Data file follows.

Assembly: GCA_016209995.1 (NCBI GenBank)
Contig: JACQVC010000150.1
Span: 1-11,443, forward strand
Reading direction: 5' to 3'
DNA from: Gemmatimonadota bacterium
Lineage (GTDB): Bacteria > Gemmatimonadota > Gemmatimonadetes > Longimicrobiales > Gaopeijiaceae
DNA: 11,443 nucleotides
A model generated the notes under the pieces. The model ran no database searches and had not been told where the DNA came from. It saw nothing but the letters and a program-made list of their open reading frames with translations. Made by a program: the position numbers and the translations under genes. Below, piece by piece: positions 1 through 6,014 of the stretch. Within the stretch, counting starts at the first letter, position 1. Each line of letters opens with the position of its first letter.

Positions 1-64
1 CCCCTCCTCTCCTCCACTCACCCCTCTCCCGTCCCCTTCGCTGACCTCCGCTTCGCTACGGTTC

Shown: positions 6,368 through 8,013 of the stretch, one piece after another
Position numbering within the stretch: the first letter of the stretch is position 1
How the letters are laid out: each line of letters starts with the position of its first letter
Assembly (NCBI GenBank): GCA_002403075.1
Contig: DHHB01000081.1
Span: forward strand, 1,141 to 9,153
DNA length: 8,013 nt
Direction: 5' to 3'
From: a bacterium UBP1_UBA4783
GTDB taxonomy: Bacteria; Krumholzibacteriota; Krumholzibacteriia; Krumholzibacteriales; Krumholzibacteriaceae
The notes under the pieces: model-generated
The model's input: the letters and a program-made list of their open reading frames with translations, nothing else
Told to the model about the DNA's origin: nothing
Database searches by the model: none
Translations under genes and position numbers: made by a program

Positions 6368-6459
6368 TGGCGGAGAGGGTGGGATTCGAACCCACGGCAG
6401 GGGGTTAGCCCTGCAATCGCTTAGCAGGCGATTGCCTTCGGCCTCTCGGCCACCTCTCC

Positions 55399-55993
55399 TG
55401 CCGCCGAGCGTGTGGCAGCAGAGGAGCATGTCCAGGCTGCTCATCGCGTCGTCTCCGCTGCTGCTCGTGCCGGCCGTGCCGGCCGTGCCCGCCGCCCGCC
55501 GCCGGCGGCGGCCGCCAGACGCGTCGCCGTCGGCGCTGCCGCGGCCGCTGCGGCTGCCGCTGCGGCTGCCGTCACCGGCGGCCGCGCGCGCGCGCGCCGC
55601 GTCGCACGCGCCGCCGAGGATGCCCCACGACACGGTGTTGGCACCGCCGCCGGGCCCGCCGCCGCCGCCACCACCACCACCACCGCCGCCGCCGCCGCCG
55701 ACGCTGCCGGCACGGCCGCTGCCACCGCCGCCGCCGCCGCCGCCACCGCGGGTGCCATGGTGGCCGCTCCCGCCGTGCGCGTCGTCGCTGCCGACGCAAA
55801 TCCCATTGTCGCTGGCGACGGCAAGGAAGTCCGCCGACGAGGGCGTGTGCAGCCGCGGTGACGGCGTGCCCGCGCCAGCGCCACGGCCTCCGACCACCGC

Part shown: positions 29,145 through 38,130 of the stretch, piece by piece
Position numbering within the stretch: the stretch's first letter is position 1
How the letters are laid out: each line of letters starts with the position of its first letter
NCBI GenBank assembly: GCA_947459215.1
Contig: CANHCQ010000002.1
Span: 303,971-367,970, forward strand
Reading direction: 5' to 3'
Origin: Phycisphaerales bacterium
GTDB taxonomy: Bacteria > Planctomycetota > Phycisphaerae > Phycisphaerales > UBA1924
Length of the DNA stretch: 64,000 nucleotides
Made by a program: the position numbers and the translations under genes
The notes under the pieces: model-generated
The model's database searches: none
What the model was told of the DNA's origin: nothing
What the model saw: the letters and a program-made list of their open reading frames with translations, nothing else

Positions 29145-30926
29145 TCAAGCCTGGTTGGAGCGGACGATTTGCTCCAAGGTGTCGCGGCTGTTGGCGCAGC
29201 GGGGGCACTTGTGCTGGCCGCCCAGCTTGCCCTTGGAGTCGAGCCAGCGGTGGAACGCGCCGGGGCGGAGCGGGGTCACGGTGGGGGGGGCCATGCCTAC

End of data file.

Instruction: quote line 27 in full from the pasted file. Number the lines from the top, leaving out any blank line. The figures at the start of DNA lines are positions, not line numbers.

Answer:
6368 TGGCGGAGAGGGTGGGATTCGAACCCACGGCAG